Experts agree that site owners should drill down beyond headline conversion rates if they want to achieve an accurate portrayal of their customer base.

The Importance of the Abandonment Rate

According to experts at Zobrist, reducing shopping cart abandonment rates is a major challenge in eCommerce. Analytics can help.

For example, if a distributor of auto parts is noticing an unusually high cart abandonment rate, they should review at the abandoned carts individually and look for trends. With this kind of visibility, they might find that several of those carts were abandoned after 1000+ brake pads were added to the cart when the company only had 600 in stock and ready to ship. If the customer didn’t want to wait for a back order, it makes sense that they would abandon their cart and opt to make the online purchase through a competitor with enough inventory.

With this kind of analysis, the site owner is then able to assess the reason for abandonment and whether it is due to inventory issues, location, or region. This type of information proves invaluable within the B2B world as it allows the business owner to effectively manage inventory volumes across locations for a greater conversion to sales.

Maximize Your Profit Margin

Being able to easily see the profit margins of specific products is important for eCommerce for two reasons. First, it allows B2B companies to determine the deepest discount they can offer while still maintaining adequate levels of profitability. Second, it provides insight into which products should be featured prominently on the site, which should be discontinued, and which should be more heavily advertised.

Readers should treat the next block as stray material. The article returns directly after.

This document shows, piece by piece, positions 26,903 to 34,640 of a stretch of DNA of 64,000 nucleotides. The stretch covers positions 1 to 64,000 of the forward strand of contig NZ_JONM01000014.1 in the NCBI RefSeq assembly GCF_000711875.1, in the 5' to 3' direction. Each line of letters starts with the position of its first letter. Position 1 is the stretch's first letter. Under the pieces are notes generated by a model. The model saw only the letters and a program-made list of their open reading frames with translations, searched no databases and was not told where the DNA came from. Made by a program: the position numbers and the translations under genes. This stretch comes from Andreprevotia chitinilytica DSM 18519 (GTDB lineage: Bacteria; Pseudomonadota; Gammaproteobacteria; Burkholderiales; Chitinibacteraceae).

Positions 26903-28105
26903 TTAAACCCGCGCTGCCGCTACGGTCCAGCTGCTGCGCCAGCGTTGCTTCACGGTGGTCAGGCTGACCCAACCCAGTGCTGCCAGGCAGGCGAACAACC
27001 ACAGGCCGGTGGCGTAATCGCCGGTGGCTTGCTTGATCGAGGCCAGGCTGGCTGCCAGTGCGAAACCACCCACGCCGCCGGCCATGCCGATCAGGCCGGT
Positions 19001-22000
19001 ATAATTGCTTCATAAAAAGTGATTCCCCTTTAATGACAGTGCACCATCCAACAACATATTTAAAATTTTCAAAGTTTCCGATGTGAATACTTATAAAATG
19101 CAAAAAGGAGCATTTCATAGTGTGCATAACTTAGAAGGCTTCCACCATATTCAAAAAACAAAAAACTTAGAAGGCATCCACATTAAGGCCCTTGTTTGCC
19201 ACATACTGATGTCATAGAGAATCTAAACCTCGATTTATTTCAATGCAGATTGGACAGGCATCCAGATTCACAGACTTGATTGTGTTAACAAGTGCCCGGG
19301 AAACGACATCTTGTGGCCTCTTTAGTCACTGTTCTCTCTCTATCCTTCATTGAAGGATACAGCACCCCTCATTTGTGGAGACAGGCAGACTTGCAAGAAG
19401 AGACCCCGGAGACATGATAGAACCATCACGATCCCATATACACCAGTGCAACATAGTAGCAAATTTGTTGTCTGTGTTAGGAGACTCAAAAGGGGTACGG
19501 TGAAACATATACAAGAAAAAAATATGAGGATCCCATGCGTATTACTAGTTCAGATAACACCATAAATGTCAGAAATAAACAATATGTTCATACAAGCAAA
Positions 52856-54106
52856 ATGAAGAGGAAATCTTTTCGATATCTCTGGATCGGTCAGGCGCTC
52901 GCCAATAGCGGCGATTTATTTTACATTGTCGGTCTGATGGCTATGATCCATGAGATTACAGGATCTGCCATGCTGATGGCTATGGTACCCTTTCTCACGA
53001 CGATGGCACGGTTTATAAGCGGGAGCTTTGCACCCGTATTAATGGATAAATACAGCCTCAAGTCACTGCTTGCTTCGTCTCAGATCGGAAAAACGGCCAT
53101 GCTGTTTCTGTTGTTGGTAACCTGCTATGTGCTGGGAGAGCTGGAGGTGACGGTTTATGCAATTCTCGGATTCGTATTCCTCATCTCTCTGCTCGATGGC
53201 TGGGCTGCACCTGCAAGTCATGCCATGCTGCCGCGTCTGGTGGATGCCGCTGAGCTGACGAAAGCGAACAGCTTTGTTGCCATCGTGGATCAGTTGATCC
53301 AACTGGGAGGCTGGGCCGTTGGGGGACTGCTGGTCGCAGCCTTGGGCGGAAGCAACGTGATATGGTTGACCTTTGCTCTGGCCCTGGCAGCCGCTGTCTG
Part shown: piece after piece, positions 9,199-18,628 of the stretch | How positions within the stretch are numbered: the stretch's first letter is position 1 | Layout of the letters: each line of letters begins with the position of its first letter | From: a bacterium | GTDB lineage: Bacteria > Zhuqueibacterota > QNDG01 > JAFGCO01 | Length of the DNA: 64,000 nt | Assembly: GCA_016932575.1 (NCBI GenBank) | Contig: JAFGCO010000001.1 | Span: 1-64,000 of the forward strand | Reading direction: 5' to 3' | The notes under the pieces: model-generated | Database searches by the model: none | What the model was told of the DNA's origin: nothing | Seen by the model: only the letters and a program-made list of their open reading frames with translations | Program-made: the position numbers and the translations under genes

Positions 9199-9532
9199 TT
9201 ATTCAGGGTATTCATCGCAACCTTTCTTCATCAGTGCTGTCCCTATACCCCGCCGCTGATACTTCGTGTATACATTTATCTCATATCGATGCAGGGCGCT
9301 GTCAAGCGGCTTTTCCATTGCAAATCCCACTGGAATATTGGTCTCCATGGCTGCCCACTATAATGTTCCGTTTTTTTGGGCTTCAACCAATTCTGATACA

A typical manufacturer’s gross profit percentage falls between 25 and 35%. This is the gross margin, which reflects solely the relationship between revenue and the cost of goods sold. It does not include variables such as taxes, employee payments, and other ancillary expenses. There are various strategies that manufacturers can use to optimize profit margins. These include:

  • Understanding individual customer margins. Here, a business owner can look at optimizing their individual margins which is a great way to impact overall profit margins.
  • Conducting an in-depth analysis of all channels. This will give the business owner insight into the profit potential for each site. The owner can then define a sales strategy for each channel, aimed at maximizing that potential.
  • Examining the supply chain. Optimizing the supply chain processes could lead to lower cost, higher quality, and reduced time-to-market.

Most importantly, businesses can integrate software to assist in measuring analytics and configuring products effectively.

ecommerce statistics

How to Make Your eCommerce Analytics Work Effectively for You

Zobrist’s Smart Merchandiser ticks all the right boxes. Not only does it support Adobe Analytics, Google Analytics, and Coremetrics, but it also supports the leading eCommerce technology platforms such as HCL Commerce, Salesforce Commerce Cloud, and Adobe Commerce Cloud to provide a holistic solution for your analytics requirements.

Part of an effective eCommerce statistics and analytics strategy is ensuring no data falls through the cracks. Zobrist’s Smart Merchandiser has a proven track record in this field: no data goes unchecked.